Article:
A mixture of old state park trails and newly cut single track combine forces in a scintillating smorgasbord of mountain biking delight!
by Jeff Cobb, Outdoor Travels
There are 9 miles of officially licensed biking trails at Little Beaver State Park.
But that’s only if you don’t know about the other 8 miles or so of unmarked, unmapped trails that the locals have carved through the West Virginia woods in a tight, twisting, rock-and-root infested mountain biker’s paradise.
Little Beaver State Park (LBSP) is located in Beaver, West Virginia. It’s not far from Beckley, WV or the white water Mecca of the New and Gauley Rivers. The park features an 18-acre lake created by a cut rock dam and offers fishing, swimming and boat rentals. An exercise / fitness trail rings the lake. During my visit, there were a lot of people jogging and walking around the lake, and plenty of folks trying there luck with the rod and reel.
If you only go by the official state park map, visiting mountain bikers would think, “That’s pretty good. 9 miles of trails will keep me busy for a few hours.” But what LBSP offers actually goes way beyond that. When you’re on the older trail system, riders will notice unmarked trails shooting off in all directions. Some look well-defined; others look like deer paths. If I had been alone, it would have been a situation where I would have cruised past and wondered to myself, “Hmmm. That looks interesting. I wonder where it goes?” and then kept on riding the established trail without investigating.
What LBSP presents is a literal mountain biking Sunday lunch buffet, offering up a little of everything, with at least one thing on the menu sure to please the tastes of any mountain biker. Interested in a hard-packed roller coaster type trail? They got it. Do you like to slalom between trees at high speed? Affirmative. Are you fond of treacherous, bumpy rock gardens which require a good deal of technical skill to navigate? Yep, they have that too. No matter if you like your mountain biking trails well done, medium rare, or over easy, Little Beaver has you covered.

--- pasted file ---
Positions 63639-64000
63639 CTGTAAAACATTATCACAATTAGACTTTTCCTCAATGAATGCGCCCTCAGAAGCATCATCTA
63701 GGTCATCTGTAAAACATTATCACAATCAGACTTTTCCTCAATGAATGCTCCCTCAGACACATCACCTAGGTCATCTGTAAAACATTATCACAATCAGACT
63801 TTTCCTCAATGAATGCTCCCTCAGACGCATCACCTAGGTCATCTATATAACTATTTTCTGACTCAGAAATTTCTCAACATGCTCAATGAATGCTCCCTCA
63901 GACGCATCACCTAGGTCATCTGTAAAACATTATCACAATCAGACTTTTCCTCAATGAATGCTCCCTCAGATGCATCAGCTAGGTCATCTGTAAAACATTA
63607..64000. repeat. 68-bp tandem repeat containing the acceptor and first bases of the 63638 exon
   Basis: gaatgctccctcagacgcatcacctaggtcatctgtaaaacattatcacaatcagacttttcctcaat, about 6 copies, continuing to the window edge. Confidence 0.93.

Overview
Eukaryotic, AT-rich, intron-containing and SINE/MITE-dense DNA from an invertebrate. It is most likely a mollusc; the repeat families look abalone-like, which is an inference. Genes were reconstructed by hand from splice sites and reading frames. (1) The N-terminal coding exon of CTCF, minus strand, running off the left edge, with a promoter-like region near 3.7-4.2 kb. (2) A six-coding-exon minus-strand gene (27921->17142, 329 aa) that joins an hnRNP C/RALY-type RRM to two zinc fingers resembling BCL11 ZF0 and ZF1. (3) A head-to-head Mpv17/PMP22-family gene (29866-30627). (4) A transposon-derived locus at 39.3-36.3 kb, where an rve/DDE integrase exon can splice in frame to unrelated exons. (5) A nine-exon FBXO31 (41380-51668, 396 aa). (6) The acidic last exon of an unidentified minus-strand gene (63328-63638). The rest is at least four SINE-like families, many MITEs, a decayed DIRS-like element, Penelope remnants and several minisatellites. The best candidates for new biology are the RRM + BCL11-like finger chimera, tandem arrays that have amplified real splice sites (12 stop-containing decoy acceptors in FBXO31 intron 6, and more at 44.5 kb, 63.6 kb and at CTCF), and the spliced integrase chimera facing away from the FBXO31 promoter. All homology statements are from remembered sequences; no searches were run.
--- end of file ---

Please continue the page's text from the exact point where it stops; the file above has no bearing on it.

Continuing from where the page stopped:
The official LBSP trails have been there for 20+ years, while the new trails are 1 ½ years old or less. One of the West Virginia Mountain Biking Association series races took place there this year for the first time. That alone authenticates and justifies these trails. As I mentioned, the only “problem” with the LBSP trail system is that approximately half of the 18 miles of single track are currently unmarked. And the new trails are the best ones at the park to ride. Local biking guru Gary Morefield has walked the trails with a pedometer and now it’s simply a matter of turning the information over to the park superintendent. At that point, the state will make the trail signs and install them. This development will greatly improve the ride experience. A topographical map is also being prepared which will provide a much better and more detailed trail map.
The Little Beaver trails are a mixture. As I mentioned, there is some roller coaster stuff, but for the most part it is rocky, rooty, and very technical. If you are true beginner, this is probably not the best place for you. These are intermediate to intermediate advanced level trails. Everything is rideable, but the skill level hovers around the above average. I rode about 8 miles in 2.5 hours on my visit. It was mentally as well as physically exhausting, which is to say, you had to stay focused at all times. Tight, twisting, gnarly single track, trees right at your elbows and a healthy dose of rocks and roots.